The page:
When we came to shooting Slasher House, we began to struggle finding a building that was run down enough, yet safe enough to let us shoot in throughout the UK. We sat down and started to talk about building the set, as a bunch of interchangeable panels. It wouldn't be ideal and we would lose the realism that I wanted for the film. In my eyes the house had always been a character in the film, an ominous presence and I felt that bulding it on a set would see us lose that. 

Luckily, thanks to our leading man Adam Williams, we found an abandoned prison on the Isle Of Man, who, after a bit of persuasion, allowed us to shoot there for a small price. Of course we had to get our cast and crew out to an isle off the coast of England, but, once again, thats a whole other story. The location was everything I was looking for, it had a character all of its own, that we couldn't have artificially created in a million years. It may have cost us about a third of our budget, but hell, it worth it. 



When it came to finding locations for Legacy. Of Thorn, we had to be a bit smarter. It was written around 2 main locations, but in reality was probably about 5 or 6. The trick we had to employ here was finding an existing location that served as a potential production base whilst also bring production value to the film whilst at the same time encompassing all the other locations that we needed throughout the film. A warehouse, a hospital ward, a rooftop and some kind of medium sized cabin. A lot to ask, but essential in making a low budget film like Legacy of Thorn work. Boy did we get lucky.

The school that doubled as Avondale High
Our producer Anna managed to get us into an abandoned school complex that housed all but 2 of our locations. It was kind of incredible and, of course, there's nothing that looks more like a school than a school. However because of the size of the complex the other locations, 'the warehouse', 'the rooftop', 'the abandoned outhouse'. They were all there too and they had all been used and then abandoned, and looked horrible, which made them perfect for our movie.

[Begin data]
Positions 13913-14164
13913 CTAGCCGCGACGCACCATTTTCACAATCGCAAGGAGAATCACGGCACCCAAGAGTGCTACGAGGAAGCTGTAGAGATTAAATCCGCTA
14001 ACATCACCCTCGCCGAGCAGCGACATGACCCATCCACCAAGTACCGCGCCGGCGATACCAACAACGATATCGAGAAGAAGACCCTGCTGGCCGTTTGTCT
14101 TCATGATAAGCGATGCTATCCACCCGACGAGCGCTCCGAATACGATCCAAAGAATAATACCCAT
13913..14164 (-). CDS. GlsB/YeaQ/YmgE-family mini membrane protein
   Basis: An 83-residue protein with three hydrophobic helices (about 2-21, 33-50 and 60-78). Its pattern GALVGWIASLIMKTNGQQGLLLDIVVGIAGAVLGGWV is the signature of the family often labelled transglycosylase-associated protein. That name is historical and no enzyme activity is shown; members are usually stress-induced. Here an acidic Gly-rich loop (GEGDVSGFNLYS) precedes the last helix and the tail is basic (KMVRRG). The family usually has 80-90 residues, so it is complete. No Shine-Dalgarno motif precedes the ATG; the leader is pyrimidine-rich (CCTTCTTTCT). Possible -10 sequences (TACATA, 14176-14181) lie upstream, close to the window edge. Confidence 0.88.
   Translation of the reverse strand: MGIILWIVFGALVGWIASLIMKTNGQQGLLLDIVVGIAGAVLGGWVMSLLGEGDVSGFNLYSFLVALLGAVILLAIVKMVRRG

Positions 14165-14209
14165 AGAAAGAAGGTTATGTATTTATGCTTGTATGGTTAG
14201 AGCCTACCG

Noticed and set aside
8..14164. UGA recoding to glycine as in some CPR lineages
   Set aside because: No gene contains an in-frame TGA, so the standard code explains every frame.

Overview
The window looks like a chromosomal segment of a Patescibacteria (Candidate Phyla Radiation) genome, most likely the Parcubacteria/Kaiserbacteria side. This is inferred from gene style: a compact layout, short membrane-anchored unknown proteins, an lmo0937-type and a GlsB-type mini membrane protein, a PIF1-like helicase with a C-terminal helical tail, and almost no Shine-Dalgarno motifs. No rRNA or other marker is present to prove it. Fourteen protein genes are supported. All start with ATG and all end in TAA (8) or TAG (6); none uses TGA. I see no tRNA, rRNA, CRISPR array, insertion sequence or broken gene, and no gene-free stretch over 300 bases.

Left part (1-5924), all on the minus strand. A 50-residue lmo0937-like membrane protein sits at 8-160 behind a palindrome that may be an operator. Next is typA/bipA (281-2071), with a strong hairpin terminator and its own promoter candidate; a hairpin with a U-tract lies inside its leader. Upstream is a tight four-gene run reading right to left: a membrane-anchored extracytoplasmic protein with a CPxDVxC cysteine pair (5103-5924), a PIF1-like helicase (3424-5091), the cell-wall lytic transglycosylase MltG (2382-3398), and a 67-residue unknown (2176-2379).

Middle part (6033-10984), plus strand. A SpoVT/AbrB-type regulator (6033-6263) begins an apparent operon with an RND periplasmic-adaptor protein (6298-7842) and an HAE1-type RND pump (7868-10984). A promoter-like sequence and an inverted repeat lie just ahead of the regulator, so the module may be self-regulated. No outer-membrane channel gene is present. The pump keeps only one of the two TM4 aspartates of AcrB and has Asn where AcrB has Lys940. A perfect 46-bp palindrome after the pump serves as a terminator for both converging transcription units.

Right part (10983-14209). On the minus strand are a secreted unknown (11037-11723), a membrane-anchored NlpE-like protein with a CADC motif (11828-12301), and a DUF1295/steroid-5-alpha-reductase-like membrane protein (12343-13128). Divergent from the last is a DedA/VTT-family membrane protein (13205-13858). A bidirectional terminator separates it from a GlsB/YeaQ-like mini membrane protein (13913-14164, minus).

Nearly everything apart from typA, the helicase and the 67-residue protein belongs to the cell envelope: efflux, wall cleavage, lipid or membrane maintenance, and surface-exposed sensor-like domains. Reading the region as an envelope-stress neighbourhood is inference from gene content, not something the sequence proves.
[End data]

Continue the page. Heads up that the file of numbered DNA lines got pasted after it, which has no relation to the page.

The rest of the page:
The school, we had to clean up, as it needed to look operational, which also included us re flooring the gym, whilst also trying to shoot scenes (not fun for sound). 

But everything else was gritty and dirty and perfect for the look of the movie. If we had tried to turn a set into this kind of thing, we would have been well over budget by the end of it and still would have had nowhere near the realism that we wanted. The warehouse room doubled for the store room with some clever shelf movement, but still leaving us with that used looked we wanted.

The Gym we had to refloor for the Cheerleader Massacre
I think when finding locations when you are on a shoe string budget, you have to try and be efficient. If we have one main location, I always try and make sure that we can also house the cast and crew there if possible. This also saves travel headaches, and keeps your head in the game. It also means that you have your actors with you at all times (as long as they are scheduled to be there for a few days) when it comes to quick retakes or ADR or anything like that. 

I understand that getting a location to shoot your movie seems very obvious, but by being meticulous and getting the right location will change everything about your film. It will add expense and style and most of all it will really help your actors get into scene and character and all of this will improve the final product immensely. Or maybe your film takes place in your mom's kitchen, in which case ignore all of the above.


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Monday 17 March 2014